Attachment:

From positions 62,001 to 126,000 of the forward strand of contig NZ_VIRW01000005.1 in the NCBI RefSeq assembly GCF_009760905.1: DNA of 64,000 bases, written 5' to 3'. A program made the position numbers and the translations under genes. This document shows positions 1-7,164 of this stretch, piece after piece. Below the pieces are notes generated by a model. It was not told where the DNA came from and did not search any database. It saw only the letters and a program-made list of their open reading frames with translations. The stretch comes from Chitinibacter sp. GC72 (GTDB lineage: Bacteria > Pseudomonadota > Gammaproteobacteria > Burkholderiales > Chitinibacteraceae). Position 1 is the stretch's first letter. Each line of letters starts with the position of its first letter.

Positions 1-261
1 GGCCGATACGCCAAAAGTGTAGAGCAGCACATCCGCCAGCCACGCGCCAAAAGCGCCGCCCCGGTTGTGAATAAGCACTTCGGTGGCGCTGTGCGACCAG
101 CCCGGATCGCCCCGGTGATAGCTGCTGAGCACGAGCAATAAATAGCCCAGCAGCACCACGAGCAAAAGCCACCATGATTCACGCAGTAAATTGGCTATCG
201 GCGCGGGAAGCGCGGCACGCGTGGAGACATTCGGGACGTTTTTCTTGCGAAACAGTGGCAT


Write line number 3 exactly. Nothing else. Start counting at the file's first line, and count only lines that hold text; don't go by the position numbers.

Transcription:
1 GGCCGATACGCCAAAAGTGTAGAGCAGCACATCCGCCAGCCACGCGCCAAAAGCGCCGCCCCGGTTGTGAATAAGCACTTCGGTGGCGCTGTGCGACCAG